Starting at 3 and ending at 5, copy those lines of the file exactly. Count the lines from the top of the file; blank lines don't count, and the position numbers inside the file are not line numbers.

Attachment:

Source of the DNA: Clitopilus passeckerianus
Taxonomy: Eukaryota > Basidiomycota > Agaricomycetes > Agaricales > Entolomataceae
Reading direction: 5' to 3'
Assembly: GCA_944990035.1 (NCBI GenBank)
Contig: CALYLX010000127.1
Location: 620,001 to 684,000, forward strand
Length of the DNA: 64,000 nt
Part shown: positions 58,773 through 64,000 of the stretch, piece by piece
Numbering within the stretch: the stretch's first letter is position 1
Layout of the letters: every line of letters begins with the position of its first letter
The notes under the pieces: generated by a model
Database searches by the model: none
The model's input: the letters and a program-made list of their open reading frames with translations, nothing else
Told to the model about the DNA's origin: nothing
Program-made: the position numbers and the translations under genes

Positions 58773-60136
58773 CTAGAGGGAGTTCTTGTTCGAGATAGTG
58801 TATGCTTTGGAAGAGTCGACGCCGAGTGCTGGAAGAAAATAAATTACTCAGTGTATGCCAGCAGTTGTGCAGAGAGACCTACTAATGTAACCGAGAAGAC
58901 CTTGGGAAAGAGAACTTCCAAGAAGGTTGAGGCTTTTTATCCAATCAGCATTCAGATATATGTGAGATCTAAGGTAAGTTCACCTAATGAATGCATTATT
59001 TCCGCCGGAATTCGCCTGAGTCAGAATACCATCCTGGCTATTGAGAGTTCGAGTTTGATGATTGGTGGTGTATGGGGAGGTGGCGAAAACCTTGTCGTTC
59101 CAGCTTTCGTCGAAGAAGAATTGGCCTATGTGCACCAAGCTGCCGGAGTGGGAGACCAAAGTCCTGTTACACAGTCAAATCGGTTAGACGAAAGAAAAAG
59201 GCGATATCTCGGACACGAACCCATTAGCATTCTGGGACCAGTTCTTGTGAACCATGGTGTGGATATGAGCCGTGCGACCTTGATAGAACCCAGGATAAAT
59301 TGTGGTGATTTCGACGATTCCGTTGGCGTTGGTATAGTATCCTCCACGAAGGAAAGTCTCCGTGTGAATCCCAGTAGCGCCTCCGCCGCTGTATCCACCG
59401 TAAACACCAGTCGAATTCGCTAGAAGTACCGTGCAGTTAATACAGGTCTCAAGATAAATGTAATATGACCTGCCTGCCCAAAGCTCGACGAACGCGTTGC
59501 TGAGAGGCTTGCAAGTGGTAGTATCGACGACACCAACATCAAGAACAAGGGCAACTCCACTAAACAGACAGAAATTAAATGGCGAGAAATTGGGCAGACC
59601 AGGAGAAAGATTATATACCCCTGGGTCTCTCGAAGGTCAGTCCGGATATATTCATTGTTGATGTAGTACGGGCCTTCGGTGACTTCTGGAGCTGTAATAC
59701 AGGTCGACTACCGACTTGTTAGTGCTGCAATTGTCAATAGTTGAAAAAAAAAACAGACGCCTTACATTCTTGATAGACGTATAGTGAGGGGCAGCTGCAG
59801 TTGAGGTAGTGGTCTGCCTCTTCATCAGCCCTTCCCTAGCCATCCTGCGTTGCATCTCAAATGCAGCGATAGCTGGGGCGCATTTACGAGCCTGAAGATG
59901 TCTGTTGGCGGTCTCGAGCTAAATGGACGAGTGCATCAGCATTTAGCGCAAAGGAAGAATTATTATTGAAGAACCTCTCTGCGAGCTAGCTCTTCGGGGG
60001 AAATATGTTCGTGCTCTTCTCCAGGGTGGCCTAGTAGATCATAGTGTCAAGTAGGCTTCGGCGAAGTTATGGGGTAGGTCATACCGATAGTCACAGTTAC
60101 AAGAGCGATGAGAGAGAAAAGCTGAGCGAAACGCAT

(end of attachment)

Reading direction: 5' to 3'
Assembly: GCA_944990035.1 (NCBI GenBank)
Contig: CALYLX010000127.1